Self-Defense vs. Sport Jiu-Jitsu at RGA Pittsburgh

Self-Defense vs. Sport Jiu-Jitsu at RGA Pittsburgh

I’m reposting this, which was originally a question from someone looking at our school for the first time. I’ve edited it a little and added some things. The question was: “Does your school focus more on sport or self-defense?” It is a good question and I had to reflect on it some before writing an answer. There are schools that focus on one or the other, if not exclusively then at least they state one or the other as a focus. For example, Gracie Torrence states that the main goal of their jiu-jitsu is self-defense. I think Alliance would be on the other end of the spectrum. There are both great schools and, although I have trained with students from both, I have never been at either school for a class. Below is what I feel is the focus of our school. Individual members may have a different focus. Hopefully the response will give you a better idea of what our guiding principals are at Renzo Gracie Pittsburgh.


Sorry that it took me a while to respond. I saw your message when I was training in NYC and wanted to provide a more thoughtful answer than was possible on my Blackberry while sitting at a restaurant with other people.

I do not think we are really about competition or self-defense. What I think we emphasize is more like personal development. For example, use the following as an analogy: someone who enjoys mountain biking is not necessarily doing it for competition and may not use his bike as transportation to and from work. It is more of a game that the person derives challenge and other benefits such as health and camaraderie from.

The techniques of jiu-jitsu were developed from both sport and martial-craft/self-defense over the centuries. There has always been a co-mingling between the two different expressions of jiu-jitsu and more generally grappling. One of the modern geniuses of martial arts, Kano Jigoro, (founder of Judo), emphasized training/competing with a resisting opponent. He felt that this type of training was the only way to truly learn how to apply techniques even if they were martial or self-defense applications. Another way of saying this is that the only way to develop effective self-defense skills is to hone them in a competitive environment. This can be friendly competition among classmates among classmates or high-level international sport. The venue doesn’t matter. At Renzo Gracie Pittsburgh we adhere to this philosophy. Renzo Gracie (one of my teachers) believes this and has had extensive “street” experience and teaching experience with NYC and Rio De Janeiro special police units. Katas, or as we say in western martial arts, “shadow boxing” and drilling techniques is important but cannot, on their own, realistically make someone competent in a high pressure, real situation.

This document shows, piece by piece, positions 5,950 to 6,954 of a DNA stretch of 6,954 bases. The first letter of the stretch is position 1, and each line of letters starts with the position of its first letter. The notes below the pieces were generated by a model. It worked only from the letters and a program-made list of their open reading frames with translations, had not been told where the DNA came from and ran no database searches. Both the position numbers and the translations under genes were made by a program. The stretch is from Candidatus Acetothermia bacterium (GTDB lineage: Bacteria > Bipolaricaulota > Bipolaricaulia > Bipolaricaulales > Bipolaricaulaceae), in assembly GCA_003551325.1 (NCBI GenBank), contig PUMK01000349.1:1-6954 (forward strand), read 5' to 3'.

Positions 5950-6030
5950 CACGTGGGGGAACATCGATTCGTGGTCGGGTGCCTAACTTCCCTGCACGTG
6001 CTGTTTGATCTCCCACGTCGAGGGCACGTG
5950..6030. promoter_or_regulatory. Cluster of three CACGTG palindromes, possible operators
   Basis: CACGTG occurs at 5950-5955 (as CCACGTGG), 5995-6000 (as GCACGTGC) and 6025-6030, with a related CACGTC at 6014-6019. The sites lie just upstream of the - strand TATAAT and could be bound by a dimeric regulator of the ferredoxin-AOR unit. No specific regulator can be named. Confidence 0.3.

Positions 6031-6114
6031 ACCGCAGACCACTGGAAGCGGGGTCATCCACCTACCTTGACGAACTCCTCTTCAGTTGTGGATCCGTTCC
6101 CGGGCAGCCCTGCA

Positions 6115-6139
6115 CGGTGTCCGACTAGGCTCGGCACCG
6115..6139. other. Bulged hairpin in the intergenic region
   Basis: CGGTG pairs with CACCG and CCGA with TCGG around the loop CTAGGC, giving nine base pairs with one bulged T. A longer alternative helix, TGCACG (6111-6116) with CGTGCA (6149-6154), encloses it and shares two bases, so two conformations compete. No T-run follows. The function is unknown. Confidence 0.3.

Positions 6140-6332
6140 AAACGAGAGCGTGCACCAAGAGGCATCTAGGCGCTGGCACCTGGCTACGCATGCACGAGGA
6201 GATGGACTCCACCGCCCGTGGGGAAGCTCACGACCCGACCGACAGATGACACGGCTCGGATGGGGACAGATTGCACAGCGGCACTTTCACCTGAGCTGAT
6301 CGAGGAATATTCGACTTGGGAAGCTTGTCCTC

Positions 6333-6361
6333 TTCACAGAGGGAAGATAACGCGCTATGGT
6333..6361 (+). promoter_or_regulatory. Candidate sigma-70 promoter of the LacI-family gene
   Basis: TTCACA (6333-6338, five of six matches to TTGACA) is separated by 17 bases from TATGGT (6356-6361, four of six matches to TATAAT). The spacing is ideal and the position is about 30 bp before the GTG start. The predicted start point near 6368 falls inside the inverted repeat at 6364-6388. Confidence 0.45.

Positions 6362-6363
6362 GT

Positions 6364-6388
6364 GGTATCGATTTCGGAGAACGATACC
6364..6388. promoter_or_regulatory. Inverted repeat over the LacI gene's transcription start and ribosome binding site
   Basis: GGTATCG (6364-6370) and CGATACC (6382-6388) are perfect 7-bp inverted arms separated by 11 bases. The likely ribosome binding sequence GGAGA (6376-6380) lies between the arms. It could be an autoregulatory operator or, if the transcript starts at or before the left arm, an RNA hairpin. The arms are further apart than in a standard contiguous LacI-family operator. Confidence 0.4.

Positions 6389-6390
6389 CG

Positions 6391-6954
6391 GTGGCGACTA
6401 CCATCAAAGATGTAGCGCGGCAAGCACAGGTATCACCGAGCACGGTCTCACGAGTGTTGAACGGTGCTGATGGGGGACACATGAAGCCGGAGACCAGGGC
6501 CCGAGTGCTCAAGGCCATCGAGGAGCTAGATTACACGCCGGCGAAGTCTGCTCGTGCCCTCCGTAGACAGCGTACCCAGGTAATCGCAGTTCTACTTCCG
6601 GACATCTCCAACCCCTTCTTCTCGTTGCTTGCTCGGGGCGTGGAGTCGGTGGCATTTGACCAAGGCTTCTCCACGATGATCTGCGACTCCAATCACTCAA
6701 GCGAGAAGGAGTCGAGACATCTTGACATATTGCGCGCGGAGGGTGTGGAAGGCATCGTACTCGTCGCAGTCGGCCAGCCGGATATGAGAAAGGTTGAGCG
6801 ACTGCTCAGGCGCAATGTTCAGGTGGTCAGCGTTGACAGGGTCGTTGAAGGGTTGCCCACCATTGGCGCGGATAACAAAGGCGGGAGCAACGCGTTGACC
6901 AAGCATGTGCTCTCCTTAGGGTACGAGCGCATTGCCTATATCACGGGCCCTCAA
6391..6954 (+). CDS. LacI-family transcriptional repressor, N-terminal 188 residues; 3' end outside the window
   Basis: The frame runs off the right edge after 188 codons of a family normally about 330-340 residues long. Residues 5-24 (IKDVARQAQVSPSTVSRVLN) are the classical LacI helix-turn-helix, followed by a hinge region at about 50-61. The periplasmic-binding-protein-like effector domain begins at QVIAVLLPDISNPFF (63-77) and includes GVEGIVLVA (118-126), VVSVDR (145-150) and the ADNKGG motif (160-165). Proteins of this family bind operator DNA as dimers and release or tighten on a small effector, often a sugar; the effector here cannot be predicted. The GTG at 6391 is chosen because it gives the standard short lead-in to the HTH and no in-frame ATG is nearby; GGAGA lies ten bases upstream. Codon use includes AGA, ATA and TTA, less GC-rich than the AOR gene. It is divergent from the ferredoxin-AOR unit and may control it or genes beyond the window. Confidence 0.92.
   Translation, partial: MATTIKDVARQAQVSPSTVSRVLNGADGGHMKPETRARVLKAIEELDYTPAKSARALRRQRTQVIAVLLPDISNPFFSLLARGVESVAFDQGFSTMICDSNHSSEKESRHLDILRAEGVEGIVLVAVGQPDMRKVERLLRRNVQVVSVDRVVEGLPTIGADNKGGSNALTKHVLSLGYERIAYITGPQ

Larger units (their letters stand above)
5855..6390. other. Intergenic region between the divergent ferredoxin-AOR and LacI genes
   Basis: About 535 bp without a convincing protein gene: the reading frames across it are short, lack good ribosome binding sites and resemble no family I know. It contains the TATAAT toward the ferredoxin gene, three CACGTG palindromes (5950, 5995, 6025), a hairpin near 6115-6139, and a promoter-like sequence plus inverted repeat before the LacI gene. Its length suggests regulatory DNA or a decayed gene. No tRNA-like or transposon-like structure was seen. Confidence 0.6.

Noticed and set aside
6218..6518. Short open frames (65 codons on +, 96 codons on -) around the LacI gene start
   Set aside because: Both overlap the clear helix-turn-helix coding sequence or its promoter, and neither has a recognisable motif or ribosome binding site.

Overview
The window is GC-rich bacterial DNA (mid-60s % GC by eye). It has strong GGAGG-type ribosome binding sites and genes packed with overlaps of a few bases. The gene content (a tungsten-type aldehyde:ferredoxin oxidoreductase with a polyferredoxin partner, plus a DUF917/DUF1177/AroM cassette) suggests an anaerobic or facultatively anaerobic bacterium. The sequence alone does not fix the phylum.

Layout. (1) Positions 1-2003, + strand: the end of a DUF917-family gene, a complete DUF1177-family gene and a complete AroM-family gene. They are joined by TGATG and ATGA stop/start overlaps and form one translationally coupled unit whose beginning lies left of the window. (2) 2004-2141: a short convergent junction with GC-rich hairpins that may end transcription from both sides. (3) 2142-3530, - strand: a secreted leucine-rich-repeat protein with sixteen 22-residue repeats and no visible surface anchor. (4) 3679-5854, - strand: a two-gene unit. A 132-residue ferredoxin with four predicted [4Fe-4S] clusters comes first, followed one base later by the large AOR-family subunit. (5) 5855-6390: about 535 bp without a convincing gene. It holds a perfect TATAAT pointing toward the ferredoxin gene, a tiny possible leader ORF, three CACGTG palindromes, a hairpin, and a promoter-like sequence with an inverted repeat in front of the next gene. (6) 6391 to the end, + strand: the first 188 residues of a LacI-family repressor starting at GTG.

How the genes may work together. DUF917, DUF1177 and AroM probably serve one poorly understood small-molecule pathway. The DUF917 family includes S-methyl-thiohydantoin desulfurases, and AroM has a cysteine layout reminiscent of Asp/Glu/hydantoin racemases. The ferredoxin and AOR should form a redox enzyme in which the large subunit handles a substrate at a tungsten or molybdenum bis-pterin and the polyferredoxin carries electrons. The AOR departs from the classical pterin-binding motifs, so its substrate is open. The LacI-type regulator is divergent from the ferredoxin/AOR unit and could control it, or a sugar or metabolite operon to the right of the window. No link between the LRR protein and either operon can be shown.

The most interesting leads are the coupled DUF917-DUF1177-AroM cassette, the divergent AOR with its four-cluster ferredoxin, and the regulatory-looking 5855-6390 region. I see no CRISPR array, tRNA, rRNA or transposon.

To answer your question in a more specific way, the techniques we teach/practice, especially in our beginners (“fundamentals jiu-jitsu classes”) will be effective outside the academy on the street or in entry-level competitions. They will give you a good base. You will not see “defense to a chair strike” or how to disarm a knife-wielding person. There are places which teach this. I do not think there is strong evidence that it really helps in life and death or seriously stressful situations. I feel that, as a black belt, I would be at a serious disadvantage against a sixteen year old kid with a five-inch blade. Furthermore, some of the benefits I would receive from my training would not be specific techniques. Some important benefits may be more body awareness and clarity of mind under stress. I do believe that I am safer and more confident due to my jiu-jitsu training and technique although this is tempered by understanding the limits of it. I hope this answered your question. See you in class.

– Warren